Global markets were diving Monday morning after Greece closed its banks and appeared increasingly likely to miss a critical debt payment on Tuesday, potentially setting off a default that could lead to the country's exit from the euro zone. Yet while economists say the Greek crisis would certainly be a roadblock for the U.S. economic recovery and a setback for the global economy, it may not be a disaster unless it sparks a broader panic.
By ANDREW HIGGINS and ALISON SMALE, New York Times
BRUSSELS — Seeking to calm a whirlwind of uncertainty that has battered global markets, opened deep fissures in European unity and threatened to push Greece out of the eurozone, European leaders insisted on Monday that a deal was still possible to settle Greece’s spiraling debt crisis. But they gave no indication that this could happen before Athens runs out of cash to pay loans due on Tuesday.
By The Economist
ODYSSEUS was forced to choose between two routes for his ship: one that passed close to a sea monster (Scylla) and another that skirted a whirlpool (Charybdis). For a while, Greeks have in effect faced a similar choice, between austerity (as a condition for assistance from its creditors) and leaving the euro. Asking them explicitly to make this choice in a referendum might seem fair enough.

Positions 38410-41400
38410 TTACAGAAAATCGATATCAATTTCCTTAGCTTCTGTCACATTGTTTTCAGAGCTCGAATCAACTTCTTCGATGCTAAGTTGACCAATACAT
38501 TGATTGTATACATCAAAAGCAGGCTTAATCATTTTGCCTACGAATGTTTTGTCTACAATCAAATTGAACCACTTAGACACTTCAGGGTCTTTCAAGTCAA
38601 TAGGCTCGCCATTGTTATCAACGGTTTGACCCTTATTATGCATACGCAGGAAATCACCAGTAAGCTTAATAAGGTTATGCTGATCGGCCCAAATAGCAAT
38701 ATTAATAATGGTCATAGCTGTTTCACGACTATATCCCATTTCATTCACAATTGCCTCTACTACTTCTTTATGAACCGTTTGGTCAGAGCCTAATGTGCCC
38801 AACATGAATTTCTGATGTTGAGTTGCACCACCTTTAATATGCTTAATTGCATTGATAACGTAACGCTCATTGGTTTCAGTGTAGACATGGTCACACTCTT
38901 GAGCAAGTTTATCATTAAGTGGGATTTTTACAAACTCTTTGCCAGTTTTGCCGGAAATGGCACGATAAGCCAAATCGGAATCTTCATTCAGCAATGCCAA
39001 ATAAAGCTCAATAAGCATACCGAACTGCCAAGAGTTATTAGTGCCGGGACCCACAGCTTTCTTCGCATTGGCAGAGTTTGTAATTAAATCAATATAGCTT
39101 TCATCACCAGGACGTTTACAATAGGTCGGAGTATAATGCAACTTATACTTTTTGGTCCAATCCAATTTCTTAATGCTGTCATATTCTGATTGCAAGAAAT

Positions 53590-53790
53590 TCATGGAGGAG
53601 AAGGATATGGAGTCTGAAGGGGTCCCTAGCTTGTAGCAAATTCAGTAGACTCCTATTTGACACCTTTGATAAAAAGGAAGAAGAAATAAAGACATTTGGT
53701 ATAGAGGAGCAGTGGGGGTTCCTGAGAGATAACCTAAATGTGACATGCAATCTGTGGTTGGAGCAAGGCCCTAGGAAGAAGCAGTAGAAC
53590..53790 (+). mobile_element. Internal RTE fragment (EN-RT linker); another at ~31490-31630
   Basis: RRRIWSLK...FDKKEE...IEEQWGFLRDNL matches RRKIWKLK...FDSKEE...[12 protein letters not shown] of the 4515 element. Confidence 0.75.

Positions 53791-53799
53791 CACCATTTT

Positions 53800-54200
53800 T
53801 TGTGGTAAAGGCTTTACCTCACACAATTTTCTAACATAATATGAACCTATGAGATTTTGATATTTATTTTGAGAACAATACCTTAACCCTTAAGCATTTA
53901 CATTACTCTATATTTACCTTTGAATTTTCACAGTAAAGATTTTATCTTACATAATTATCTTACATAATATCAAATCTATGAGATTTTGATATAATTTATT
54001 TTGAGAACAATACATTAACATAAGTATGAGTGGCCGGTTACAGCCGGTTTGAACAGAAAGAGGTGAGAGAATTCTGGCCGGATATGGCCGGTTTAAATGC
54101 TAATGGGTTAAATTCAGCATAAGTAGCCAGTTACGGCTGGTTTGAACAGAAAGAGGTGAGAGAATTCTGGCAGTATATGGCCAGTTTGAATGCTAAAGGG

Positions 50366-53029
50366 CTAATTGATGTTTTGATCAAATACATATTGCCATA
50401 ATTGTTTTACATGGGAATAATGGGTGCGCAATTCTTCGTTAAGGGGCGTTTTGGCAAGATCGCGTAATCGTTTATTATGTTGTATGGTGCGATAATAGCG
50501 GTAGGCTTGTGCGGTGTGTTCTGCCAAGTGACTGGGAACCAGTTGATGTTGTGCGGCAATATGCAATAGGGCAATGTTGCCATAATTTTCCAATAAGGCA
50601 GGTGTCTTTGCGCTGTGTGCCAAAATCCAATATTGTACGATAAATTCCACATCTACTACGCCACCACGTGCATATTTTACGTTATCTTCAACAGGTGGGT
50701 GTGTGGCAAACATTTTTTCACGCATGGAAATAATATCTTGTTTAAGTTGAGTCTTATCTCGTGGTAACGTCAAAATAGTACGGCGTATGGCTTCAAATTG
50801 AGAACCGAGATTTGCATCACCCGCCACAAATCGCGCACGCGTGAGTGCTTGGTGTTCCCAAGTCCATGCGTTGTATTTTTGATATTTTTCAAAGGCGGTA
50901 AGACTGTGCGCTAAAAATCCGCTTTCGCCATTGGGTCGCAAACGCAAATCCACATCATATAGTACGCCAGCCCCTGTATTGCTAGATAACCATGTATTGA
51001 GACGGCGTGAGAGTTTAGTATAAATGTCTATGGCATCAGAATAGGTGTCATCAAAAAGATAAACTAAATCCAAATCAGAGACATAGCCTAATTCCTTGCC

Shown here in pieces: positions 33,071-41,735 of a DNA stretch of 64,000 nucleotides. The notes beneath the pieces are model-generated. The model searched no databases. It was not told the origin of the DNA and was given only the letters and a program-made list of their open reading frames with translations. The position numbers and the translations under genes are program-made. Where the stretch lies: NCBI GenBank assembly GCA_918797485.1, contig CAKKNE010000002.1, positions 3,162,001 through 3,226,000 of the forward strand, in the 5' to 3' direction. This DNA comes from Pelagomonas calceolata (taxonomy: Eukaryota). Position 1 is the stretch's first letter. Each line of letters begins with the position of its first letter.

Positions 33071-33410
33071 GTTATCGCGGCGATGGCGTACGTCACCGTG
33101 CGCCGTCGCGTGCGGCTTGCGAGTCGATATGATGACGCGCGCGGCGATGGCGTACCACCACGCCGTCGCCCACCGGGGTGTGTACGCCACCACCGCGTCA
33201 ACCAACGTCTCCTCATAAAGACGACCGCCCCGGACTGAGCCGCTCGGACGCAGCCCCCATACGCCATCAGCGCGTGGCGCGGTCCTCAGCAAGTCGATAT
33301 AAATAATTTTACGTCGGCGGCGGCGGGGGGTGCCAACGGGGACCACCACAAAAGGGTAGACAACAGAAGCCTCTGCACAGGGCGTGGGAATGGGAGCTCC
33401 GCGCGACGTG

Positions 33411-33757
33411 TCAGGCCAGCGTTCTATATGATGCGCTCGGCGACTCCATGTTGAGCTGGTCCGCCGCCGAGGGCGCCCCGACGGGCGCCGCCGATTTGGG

By Paul Krugman
Until now, every warning about an imminent breakup of the euro has proved wrong. Governments, whatever they said during the election, give in to the demands of the troika; meanwhile, the ECB steps in to calm the markets. This process has held the currency together, but it has also perpetuated deeply destructive austerity — don’t let a few quarters of modest growth in some debtors obscure the immense cost of five years of mass unemployment.